Economic infrastructure is about superfast broadband, railways, motorways. It’s about us – the government – in one big contract to a prime contractor. And we’ll deliver a massive project there. But the economic infrastructure that’s not being developed is the kind of nuanced, local, community, grassroots-led economy.
So our biggest challenge is that money doesn’t trickle down. Levelling up won’t work unless we create money, confidence and assets in the grassroots. And it’s an enormous challenge to overcome the policy deficit and the leadership deficit there.
The second challenge is we have a patronage system for funding. And it’s a competitive system. So instead of getting local, talented, powerful organisations to work together, we make them fight – for crumbs, frankly. I think it’s one out of every seven lottery bids that gets funded. And everybody has a celebration, and that’s great. But the other six were probably really good projects too. And they spent an awful lot of time for free to fail. And that’s very challenging.
The final thing is, most of the services we deliver to local people are contracted by local government, and local government does not contract at full cost. So we’re constantly subsidising project delivery. And we’re constantly at war with their bureaucracy. Because what they don’t do is pour down enabling contracts, and enough resources to do the job. They pour down tiny amounts of funding that aren’t enough, with unrealistic expectations of outcomes. We should be measuring our outcomes in terms of how many tea bags we use, not how many boxes we’ve ticked.
And they make you then bid every year for the privilege of doing that bureaucracy over and over again. We have a contract that we’re 10 years into, we’ve never underperformed in 10 years on our contract outcomes. And yet, every year, we have to bid again.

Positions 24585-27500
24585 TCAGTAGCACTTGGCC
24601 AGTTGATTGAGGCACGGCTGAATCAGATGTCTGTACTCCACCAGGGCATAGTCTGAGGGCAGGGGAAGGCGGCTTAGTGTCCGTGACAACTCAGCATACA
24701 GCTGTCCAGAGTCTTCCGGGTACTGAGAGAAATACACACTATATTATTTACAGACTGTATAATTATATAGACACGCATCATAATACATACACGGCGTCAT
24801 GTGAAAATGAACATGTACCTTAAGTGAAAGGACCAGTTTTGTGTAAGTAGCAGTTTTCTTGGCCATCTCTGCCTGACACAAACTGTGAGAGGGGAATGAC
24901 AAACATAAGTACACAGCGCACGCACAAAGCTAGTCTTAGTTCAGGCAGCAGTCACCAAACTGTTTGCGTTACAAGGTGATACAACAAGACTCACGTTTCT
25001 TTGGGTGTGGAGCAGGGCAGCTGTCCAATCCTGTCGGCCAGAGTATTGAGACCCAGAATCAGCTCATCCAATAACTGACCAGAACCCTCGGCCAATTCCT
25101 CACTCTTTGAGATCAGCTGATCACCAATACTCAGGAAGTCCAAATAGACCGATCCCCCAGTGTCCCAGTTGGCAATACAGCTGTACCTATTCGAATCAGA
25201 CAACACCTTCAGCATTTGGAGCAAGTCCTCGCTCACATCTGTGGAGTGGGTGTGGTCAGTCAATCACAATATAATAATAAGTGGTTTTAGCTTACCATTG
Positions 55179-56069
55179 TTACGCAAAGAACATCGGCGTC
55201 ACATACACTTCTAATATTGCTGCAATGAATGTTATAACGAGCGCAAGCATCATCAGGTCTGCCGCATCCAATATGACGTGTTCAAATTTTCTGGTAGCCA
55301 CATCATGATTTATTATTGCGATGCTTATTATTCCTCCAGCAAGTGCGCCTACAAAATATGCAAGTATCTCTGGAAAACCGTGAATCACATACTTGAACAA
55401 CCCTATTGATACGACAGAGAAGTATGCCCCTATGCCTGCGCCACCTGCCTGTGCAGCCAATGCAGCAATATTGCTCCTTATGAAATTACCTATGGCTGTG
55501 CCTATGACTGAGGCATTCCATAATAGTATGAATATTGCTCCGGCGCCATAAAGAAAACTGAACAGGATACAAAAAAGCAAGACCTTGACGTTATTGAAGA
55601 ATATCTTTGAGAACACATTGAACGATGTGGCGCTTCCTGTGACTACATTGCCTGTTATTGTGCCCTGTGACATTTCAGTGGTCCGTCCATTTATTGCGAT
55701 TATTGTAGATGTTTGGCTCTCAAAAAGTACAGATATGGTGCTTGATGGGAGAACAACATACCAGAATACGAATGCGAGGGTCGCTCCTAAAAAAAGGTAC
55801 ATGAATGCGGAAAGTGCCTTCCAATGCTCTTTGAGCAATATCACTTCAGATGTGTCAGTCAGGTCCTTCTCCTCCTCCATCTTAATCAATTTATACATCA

Joining the campaign for community power
I’m part of We’re Right Here because I really want things to change, because I’ve been in my role for 20 years, and we know that things aren’t changing, and we need them to, and we can see how things could be different and better. I think that organising the way we hand down power, and formalising a structure that requires it, is the only way that it will happen.
We’ve seen rhetoric about double devolution, and I saw exactly how far that got. It didn’t devolve down here, we were left on our own, just the same as before. We need to structurally hand power down and make sure it happens. And that will take more than rhetoric. That’s why we need We’re Right Here.
Community power to me, is the State getting out from under my feet, generously recognising that this community is capable of doing it itself. It’s not poor; it’s rich with talent and people. There’s just no resources. They could give us some of the resources and get out from under our feet and enable us to do asset-based community development. We’re not talking about a deficit and a problem, we’re talking about this place being great. That’s what community power would be to me.
If you unlock the latent talent in our neighbourhoods we wouldn’t need Levelling Up. We wouldn’t need a redistributive economy. We can earn our own keep. That’s what community power is about. We’re independent and doing things ourselves.